The Camino de Santiago, a network of trails stretching for hundreds of miles across Spain, has been a destination for religious pilgrims since the Middle Ages. All pathways on the Camino lead to a cathedral in Santiago de Compostela, where, many believe, Jesus’s apostle Saint James lies. But it’s not just for pilgrims anymore.
A growing number of tourists are trekking the camino each year.The number of tourists on the Camino increased by 10% from 2012 to 2013, according to French pilgrimage organization Au Coeur du Chemin. The number of travelers from the U.S. went up by nearly 50% in the same period.
Travelers from the Puget Sound area, where backpacking is an important part of the culture, are especially drawn to the Camino.
In fact, the Puget Sound chapter of American Pilgrims on the Camino, founded in 2010, was the first local chapter established in the United States.
Marcia Shaver, an artist and author from Redmond, is a part of the chapter and has traveled the Camino twice since 2008. She started out on the Camino Francés, a 500-mile pathway, popular with tourists, that winds from the Pyrenees Mountains bordering France to Santiago de Compostela, Spain.
The journey, she said, was no “walk in the park.” According to Shaver, starting at St. Jean Pied de Port on the Camino Francés, one has to climb almost 4,000 feet to get to Roncesvelle, a city 24 kilometers away.
But she says the reward is worth it. “The sense of personal empowerment you feel when you step into that square at the cathedral in Santiago is overwhelming,” she said. And given the frequency of pilgrim lodging (albergues) every few miles along the path, she said it is possible for people of all athletic levels to walk the Camino.
Besides the physical challenge, Shaver also found the journey spiritually transformational. “By the time you get to the end, you realize you’ve changed a huge amount in your perspective, and reentry into real life is hard,” she said. “Your family and friends haven’t been on this journey of the spirit and the mind and the body, and so they don’t understand. And that’s where the [American Pilgrims] Camino group is fun.”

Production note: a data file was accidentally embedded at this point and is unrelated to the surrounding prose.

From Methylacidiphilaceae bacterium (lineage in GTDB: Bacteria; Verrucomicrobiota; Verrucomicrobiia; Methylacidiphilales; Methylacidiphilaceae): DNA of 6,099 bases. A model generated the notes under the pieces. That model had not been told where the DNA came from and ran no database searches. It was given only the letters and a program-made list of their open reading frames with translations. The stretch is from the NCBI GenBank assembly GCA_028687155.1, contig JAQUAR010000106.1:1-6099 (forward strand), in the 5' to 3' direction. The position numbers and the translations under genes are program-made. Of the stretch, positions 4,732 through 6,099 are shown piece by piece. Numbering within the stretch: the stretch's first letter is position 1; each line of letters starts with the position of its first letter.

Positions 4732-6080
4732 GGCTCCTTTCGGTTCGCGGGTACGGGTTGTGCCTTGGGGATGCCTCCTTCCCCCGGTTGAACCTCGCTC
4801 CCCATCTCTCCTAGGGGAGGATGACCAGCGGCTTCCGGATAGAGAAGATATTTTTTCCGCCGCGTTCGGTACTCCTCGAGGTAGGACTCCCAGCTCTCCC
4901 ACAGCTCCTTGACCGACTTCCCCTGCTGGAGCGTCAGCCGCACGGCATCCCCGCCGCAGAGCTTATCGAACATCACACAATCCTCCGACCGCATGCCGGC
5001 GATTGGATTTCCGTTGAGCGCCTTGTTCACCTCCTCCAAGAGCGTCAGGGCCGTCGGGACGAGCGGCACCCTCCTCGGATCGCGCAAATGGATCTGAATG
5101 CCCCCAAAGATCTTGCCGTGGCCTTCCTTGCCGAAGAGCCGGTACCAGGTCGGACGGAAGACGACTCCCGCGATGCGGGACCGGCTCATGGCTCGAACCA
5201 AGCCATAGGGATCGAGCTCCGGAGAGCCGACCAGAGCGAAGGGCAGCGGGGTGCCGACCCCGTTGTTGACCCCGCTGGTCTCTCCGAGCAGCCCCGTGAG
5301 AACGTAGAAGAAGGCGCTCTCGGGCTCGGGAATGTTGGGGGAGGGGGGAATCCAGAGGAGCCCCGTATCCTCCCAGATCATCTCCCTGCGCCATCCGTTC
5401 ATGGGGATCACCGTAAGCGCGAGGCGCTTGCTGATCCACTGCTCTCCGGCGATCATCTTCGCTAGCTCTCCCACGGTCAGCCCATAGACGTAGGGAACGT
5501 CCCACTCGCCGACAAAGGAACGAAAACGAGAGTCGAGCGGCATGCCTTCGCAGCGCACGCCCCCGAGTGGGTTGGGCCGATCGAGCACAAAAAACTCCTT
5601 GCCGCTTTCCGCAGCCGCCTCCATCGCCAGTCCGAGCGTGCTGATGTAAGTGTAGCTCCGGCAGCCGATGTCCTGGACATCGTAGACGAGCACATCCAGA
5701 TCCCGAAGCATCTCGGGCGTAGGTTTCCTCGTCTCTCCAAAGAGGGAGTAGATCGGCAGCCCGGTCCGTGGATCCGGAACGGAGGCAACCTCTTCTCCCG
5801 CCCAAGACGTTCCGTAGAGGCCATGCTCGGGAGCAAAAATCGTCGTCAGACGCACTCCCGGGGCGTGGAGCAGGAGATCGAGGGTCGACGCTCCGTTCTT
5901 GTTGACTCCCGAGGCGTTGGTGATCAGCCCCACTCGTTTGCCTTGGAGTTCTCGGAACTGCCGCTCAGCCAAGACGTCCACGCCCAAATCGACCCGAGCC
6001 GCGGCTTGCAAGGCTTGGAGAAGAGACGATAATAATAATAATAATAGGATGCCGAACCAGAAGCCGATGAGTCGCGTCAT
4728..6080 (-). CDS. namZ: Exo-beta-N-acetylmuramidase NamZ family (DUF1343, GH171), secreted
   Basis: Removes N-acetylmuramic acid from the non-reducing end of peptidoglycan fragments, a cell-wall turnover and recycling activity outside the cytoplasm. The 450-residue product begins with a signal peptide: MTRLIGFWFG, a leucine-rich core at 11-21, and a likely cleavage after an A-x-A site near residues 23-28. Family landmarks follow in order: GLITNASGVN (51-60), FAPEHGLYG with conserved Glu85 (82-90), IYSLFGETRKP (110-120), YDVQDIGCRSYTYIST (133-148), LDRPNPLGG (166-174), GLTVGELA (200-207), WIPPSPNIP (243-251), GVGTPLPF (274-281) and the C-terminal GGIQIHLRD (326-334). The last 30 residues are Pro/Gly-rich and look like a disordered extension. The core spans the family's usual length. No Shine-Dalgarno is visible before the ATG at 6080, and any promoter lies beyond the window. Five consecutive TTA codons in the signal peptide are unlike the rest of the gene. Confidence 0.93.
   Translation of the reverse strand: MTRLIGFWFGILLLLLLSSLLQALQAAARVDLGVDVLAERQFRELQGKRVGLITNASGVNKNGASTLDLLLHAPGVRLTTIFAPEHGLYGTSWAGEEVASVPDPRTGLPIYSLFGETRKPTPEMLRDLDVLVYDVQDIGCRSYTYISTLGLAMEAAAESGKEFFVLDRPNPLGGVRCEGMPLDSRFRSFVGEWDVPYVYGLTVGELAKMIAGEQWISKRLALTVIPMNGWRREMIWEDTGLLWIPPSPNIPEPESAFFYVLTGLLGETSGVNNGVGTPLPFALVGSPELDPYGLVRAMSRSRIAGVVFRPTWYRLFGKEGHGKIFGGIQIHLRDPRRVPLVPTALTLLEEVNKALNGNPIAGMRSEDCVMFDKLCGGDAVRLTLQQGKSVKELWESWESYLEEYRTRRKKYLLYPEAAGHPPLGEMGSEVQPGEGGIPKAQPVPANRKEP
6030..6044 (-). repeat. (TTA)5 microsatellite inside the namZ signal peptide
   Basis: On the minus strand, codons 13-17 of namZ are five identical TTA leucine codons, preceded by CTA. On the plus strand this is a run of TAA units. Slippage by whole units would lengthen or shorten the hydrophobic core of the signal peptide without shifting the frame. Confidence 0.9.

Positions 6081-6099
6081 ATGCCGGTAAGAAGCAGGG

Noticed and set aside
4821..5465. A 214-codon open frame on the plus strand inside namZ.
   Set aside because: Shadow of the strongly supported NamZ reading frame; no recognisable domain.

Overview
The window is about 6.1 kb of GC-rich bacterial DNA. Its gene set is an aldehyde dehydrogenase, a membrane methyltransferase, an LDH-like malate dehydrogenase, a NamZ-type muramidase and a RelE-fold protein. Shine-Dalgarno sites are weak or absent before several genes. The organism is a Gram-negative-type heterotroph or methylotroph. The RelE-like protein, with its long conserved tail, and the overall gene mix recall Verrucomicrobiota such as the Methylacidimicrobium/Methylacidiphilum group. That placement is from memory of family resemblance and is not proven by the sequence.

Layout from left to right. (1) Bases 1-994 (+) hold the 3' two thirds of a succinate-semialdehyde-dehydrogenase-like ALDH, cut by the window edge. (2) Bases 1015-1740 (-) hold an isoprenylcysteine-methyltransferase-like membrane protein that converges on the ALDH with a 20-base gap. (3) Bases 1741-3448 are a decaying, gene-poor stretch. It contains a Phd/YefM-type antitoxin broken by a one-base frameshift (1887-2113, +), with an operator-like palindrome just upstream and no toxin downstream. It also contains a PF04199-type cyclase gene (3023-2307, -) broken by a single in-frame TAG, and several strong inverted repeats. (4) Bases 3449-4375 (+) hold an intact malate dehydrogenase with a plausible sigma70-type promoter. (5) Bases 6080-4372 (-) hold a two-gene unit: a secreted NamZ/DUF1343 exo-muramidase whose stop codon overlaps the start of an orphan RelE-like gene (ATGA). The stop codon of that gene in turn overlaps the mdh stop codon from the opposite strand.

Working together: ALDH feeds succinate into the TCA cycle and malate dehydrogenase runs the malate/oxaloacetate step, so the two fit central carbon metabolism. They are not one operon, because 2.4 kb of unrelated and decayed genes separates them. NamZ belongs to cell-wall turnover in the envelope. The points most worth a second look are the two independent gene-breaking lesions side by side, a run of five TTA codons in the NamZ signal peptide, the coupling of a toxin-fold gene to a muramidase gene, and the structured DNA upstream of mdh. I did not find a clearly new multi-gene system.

Dick Carter, 84 years old, can relate. He has traveled a different part of the Camino with his wife every year since 2008. As a founding board member of the Puget Sound chapter, Carter has seen local interest in the Camino grow over the years.
“Every year, there’s a number of new people from the area that walk the Camino and a number of new people from the area that show up for the chapter event…so it’s definitely growing,” he said. Carter believes this growth is due to the wide appeal of pilgrimages, attracting people who seek everything from religious fulfillment to athletic accomplishment.
He also thinks there’s a particularly strong connection between Seattle and the Camino. “Recently, the Seattle chapter has formed a working relationship with an albergue on the Camino,” he said. “We have raised money for them and we supply hospitaleros [albergue workers] for them.”
Shaver thinks these films are strongly linked to growing interest in the Camino.
“Starting when that [film] came out, the number [of people interested] just skyrocketed,” she said.
Shaver leads informational sessions for Seattleites planning to walk the Camino. “I always ask how many people have seen ‘The Way,’ and I would say 90 percent of them raise their hands.”
Lydia B. Smith, the director and producer of “Walking the Camino,” agrees that “The Way” was a big factor in driving up tourism on the Camino. But she also believes people’s outlooks on life are changing.
“I think there has been a shift in our society right now where people really want more meaning in their lives instead of just consumerism and things,” she said. “Like, why am I here on this planet, and what’s the point of life, and where am I going? I think time on the Camino really allows people to think about those things.”